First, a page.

Seth Godin does good work. Not only does he provide alternatives to old ways of doing things, he reminds us not to neglect proven concepts. In a recent blog post, he wrote about the differences between managers and leaders. He said:
“Managers work to get their employees to do what they did
yesterday, but a little faster and a little cheaper. Leaders, on the other hand, know where they'd
like to go, but understand that they can't get there without their tribe,
without giving those they lead the tools to make something happen. Managers want authority. Leaders take
Godin goes on to point out that we need both managers and
leaders, but he shows his bias when he says, “It helps to remember that leaders
are scarce and thus more valuable.”
Although I understand his sentiment, I have to disagree. I would say that both are valuable, but only
if they understand their respective roles and both accept the responsibilities
that go with those roles. Certainly we
need visionary leaders who will move us to the next level, but leaders are only
leaders if they have followers. These
followers must be encouraged, nurtured, and empowered. Not only must they be given the tools they
need to do the work, but they must also have the freedom to use them.
We have many examples in the Bible of leaders who prospered
for awhile but then lost their “edge” because they forgot what made them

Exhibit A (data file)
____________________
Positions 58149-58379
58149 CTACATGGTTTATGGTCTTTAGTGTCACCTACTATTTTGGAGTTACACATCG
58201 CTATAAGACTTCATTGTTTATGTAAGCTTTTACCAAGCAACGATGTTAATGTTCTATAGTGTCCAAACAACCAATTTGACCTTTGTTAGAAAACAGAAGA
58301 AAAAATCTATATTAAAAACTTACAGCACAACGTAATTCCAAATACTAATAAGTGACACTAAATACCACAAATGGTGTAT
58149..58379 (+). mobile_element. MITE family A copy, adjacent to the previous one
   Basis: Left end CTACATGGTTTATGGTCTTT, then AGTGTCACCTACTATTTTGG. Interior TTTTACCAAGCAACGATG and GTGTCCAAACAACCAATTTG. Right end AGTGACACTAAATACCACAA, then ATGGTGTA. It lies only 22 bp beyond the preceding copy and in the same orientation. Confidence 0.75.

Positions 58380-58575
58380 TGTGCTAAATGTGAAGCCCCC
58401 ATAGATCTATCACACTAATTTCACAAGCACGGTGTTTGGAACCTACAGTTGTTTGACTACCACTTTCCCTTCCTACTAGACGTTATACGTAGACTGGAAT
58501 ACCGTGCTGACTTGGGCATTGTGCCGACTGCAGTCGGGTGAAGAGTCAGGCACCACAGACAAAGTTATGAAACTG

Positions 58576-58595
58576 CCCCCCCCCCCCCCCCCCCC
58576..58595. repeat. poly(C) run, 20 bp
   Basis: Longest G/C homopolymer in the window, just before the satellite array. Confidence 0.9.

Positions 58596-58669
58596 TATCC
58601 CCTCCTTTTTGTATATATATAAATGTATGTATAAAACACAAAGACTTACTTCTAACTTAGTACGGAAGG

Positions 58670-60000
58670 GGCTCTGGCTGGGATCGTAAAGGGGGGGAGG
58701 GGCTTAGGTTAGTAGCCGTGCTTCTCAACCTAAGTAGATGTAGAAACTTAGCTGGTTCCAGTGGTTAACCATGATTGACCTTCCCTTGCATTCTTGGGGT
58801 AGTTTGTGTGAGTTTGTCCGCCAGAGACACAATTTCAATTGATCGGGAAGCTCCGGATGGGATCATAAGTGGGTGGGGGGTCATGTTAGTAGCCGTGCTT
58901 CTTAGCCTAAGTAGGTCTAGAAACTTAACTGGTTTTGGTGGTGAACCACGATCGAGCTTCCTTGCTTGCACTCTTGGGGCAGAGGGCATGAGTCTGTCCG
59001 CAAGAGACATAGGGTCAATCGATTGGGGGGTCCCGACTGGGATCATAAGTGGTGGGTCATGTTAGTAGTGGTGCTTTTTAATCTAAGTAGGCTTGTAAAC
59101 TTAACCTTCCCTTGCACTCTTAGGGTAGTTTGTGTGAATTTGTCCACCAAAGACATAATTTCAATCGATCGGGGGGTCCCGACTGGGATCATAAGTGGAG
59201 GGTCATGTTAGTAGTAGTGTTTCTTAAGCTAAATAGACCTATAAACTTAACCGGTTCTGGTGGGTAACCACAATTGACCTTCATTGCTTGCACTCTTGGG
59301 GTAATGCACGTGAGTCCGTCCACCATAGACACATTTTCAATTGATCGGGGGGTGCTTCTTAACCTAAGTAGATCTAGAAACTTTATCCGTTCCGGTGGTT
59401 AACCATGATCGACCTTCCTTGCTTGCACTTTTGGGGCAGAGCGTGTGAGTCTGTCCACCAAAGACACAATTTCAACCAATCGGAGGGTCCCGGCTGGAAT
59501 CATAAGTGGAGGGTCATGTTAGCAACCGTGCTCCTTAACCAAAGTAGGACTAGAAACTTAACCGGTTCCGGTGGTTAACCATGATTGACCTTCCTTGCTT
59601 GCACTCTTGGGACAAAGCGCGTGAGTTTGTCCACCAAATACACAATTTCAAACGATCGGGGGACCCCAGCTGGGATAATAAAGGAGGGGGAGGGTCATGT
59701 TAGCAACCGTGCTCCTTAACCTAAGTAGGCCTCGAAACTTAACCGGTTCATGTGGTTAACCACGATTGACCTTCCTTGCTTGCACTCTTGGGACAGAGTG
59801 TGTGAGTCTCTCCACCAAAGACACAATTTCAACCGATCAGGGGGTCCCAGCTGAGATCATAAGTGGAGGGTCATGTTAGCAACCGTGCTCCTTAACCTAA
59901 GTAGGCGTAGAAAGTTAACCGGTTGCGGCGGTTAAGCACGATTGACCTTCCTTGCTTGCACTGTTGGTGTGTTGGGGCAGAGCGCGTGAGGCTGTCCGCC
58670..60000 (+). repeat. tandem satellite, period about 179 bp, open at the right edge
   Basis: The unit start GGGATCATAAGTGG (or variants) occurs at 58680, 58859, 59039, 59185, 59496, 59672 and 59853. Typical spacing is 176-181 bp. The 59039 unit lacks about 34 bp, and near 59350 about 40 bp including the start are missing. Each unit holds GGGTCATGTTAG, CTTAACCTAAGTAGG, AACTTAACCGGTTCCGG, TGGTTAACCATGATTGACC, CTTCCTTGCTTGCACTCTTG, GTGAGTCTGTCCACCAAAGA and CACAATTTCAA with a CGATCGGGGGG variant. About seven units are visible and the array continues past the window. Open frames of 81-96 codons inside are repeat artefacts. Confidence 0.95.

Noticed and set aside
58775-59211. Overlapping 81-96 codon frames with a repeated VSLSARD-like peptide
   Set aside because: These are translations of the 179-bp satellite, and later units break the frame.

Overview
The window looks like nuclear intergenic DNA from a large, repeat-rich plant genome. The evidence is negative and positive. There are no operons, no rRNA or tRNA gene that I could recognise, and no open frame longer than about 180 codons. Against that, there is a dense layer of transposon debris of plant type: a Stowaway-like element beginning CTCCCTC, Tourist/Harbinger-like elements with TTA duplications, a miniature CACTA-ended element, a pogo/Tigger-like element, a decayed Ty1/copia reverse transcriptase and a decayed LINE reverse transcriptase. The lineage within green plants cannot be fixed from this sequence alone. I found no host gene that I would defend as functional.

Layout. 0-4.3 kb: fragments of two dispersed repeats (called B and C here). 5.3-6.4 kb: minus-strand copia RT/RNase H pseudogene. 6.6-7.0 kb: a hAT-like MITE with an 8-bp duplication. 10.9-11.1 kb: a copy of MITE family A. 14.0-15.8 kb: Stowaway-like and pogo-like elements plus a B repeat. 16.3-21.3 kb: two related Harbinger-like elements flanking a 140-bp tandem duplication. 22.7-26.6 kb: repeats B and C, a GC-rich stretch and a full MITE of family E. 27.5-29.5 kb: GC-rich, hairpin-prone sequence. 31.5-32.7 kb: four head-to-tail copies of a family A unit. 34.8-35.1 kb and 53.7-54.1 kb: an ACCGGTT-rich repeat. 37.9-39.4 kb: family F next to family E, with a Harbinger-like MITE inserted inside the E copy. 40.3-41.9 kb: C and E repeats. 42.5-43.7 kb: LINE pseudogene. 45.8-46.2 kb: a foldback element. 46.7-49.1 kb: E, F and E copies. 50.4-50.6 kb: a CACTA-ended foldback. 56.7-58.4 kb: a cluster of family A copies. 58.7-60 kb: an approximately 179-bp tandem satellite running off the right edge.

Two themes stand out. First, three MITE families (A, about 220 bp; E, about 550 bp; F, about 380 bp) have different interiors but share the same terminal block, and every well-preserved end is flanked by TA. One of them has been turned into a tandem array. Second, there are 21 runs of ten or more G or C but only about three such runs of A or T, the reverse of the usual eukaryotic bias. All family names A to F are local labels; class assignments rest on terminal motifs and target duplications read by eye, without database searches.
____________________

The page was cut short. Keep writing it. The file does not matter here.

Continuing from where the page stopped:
leaders. David was blessed by God and
energized the people of Israel, but his hubris led to poor moral choices that
undermined his leadership.
Managers have the gifts to make things run smoothly. They know how to use resources wisely and
make sure everyone knows what they need to do.
The Achilles heel of the manager can be the inability to adapt to
changing conditions. Once the structure
or organization is in place, they are not inclined to change it.
Managers are akin to the “stewards” we read about in
Scripture. They had a great deal of
responsibility and often ran large estates for their masters, but they had to remember
their place and that their role in the economy was limited.
The bottom line is that we need both. Many great leaders have
fallen because they were not able to turn the vision into a workable
system. Many competent managers have
driven the organization into the ground because they had limited vision. Leaders and managers need each other. Together they move organizations forward.